Two women, one Polish and one British, after being refused registration of their daughter in Poland, are escalating their grievance to the European Court of Human Rights (ECHR) in Strasbourg.

Happily ever after is not for everyone

Happily ever after is not for everyone

Zofia m. and Katherine m., and their daughter Maria are building a case based on the administrative infringement of the European Convention on human rights. They accuse the Polish authorities of discrimination and violation of the right to family life.

They allege the Polish authorities and the courts have broken article 8 of the Convention on the right to privacy and family life, and article 14, which prohibits discrimination.

Zofia is Polish, and Katherine English. They gave birth to Maria in 2011 in the United Kingdom. On the birth certificate it lists the mother as Katherine, and Zofia as “parent”. At the heart of the problem Poland is refusing to recognise the birth certificate and register Maria. When they attempted to register her, the Office of civil status (Urzędu Stanu Cywilnego) in Łódź rejected it, stating that the Polish rules were for “the traditional model of the family”.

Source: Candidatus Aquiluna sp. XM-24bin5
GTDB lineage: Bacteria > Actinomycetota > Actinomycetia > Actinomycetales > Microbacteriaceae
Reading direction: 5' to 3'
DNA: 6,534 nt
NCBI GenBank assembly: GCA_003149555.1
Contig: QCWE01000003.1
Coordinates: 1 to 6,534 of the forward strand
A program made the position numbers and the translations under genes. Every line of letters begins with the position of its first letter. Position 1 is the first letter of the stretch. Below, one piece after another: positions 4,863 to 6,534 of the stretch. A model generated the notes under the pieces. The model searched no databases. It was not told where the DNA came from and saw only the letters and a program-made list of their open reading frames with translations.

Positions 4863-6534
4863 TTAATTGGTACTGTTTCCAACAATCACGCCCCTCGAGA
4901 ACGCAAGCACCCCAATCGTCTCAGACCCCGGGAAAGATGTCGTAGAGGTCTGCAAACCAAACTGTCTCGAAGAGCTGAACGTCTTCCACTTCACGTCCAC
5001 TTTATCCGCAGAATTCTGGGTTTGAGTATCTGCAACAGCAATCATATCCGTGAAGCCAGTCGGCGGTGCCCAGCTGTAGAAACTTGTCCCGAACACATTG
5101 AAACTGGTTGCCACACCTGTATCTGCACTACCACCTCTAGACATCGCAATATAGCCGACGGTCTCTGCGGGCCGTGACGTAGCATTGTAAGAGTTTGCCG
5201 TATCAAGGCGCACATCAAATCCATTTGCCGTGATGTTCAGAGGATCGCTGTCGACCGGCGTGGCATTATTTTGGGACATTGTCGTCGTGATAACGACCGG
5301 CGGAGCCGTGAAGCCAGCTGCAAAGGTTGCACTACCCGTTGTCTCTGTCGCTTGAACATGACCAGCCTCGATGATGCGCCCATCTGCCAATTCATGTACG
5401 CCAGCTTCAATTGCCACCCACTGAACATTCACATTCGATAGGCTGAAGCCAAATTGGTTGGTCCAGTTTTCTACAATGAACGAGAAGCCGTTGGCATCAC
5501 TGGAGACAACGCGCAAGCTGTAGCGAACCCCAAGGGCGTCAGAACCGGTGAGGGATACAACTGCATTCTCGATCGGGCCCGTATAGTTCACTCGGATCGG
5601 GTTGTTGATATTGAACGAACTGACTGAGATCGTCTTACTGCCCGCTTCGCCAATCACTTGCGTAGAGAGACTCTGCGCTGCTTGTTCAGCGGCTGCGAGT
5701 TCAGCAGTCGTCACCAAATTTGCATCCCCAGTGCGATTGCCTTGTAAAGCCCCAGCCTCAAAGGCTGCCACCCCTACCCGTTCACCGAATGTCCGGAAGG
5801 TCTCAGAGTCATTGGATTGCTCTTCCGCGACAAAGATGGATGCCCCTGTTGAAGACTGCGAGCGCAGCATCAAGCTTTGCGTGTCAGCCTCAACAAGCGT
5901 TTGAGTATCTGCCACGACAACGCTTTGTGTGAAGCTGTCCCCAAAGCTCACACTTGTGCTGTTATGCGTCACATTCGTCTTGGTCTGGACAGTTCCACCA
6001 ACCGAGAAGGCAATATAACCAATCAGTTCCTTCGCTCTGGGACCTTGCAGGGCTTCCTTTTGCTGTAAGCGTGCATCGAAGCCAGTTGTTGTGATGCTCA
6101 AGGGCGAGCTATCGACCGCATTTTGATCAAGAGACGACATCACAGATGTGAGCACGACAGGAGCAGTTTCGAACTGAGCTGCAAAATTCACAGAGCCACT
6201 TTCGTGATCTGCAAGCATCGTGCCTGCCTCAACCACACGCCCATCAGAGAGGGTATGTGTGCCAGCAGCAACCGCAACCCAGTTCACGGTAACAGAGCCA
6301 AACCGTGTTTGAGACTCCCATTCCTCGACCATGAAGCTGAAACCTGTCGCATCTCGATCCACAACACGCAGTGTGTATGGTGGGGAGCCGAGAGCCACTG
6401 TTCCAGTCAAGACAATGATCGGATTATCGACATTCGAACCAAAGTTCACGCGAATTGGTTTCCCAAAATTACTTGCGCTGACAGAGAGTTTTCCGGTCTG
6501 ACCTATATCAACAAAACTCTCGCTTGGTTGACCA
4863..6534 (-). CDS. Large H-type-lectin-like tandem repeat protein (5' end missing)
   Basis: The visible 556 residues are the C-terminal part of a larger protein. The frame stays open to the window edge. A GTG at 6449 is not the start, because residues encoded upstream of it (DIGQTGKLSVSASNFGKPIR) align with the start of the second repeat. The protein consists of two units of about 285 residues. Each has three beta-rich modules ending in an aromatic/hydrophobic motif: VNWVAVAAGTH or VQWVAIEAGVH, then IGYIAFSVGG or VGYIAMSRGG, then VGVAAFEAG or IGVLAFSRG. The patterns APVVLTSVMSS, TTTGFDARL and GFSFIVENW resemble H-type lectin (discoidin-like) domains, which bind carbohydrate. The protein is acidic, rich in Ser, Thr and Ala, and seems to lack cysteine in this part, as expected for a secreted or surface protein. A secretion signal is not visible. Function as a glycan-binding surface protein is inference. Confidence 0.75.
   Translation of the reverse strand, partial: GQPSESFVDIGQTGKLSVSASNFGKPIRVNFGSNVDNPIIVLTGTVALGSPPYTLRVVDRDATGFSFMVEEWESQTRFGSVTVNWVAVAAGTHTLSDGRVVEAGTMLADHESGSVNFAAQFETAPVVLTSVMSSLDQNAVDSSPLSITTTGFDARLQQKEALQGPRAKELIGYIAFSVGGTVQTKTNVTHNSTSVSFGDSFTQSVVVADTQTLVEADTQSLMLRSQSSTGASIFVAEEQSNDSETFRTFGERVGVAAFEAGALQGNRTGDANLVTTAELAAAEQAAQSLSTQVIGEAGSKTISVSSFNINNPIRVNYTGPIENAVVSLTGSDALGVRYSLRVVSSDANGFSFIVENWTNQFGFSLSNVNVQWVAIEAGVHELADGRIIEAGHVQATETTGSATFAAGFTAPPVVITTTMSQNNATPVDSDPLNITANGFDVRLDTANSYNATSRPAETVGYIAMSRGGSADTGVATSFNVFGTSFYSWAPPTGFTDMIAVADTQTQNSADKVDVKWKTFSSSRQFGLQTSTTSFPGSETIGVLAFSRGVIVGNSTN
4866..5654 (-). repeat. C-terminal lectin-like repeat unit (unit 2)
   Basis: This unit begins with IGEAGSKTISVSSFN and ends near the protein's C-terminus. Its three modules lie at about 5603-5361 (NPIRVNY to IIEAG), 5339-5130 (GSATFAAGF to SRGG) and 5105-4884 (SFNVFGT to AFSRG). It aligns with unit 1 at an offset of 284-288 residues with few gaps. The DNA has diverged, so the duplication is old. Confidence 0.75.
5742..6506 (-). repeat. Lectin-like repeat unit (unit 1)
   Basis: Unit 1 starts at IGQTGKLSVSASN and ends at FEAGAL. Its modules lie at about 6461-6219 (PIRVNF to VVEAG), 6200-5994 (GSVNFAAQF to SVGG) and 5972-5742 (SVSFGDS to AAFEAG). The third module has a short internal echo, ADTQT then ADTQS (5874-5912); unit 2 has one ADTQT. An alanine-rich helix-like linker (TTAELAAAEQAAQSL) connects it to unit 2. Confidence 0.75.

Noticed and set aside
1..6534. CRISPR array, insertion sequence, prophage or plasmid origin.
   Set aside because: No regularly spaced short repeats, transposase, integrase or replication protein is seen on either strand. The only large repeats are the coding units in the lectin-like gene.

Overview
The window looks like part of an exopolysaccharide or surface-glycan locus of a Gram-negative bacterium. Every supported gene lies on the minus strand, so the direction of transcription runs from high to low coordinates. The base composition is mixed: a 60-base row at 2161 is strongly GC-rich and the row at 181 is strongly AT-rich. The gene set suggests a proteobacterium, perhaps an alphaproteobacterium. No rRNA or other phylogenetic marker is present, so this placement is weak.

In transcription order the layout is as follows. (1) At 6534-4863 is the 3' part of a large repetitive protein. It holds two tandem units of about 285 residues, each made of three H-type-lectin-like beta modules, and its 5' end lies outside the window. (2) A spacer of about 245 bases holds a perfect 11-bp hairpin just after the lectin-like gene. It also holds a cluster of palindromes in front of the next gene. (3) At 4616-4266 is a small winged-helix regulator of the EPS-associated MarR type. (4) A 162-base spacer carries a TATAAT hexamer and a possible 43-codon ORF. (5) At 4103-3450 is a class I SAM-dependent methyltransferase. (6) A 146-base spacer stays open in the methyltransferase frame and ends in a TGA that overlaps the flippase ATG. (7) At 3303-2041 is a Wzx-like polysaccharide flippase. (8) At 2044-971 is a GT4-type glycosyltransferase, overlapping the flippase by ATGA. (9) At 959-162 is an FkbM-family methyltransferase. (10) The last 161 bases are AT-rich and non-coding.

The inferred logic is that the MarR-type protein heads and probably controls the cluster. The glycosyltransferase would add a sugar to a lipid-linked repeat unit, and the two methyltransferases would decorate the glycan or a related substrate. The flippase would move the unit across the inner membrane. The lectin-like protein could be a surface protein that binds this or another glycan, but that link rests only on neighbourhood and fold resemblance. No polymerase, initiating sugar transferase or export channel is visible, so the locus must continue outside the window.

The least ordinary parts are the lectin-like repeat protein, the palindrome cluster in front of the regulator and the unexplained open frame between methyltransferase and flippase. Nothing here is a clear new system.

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The two women have exhausted all options with the civil office, the provincial and supreme courts, all of whom are saying that the parents must be listed as opposite sex.

Not being able to register may impact Maria’s future in terms of citizenship, inheritance, parental duties, and her rights.

The Helsinki Foundation for Human Rights emphasises that while it member states are not obliged to legalise same-sex unions, they are forbidden from discriminating because of sexual orientation. As Maria would have had no problem being registered if her parents had been one of each sex, the claim is pursuing that discrimination in particular .

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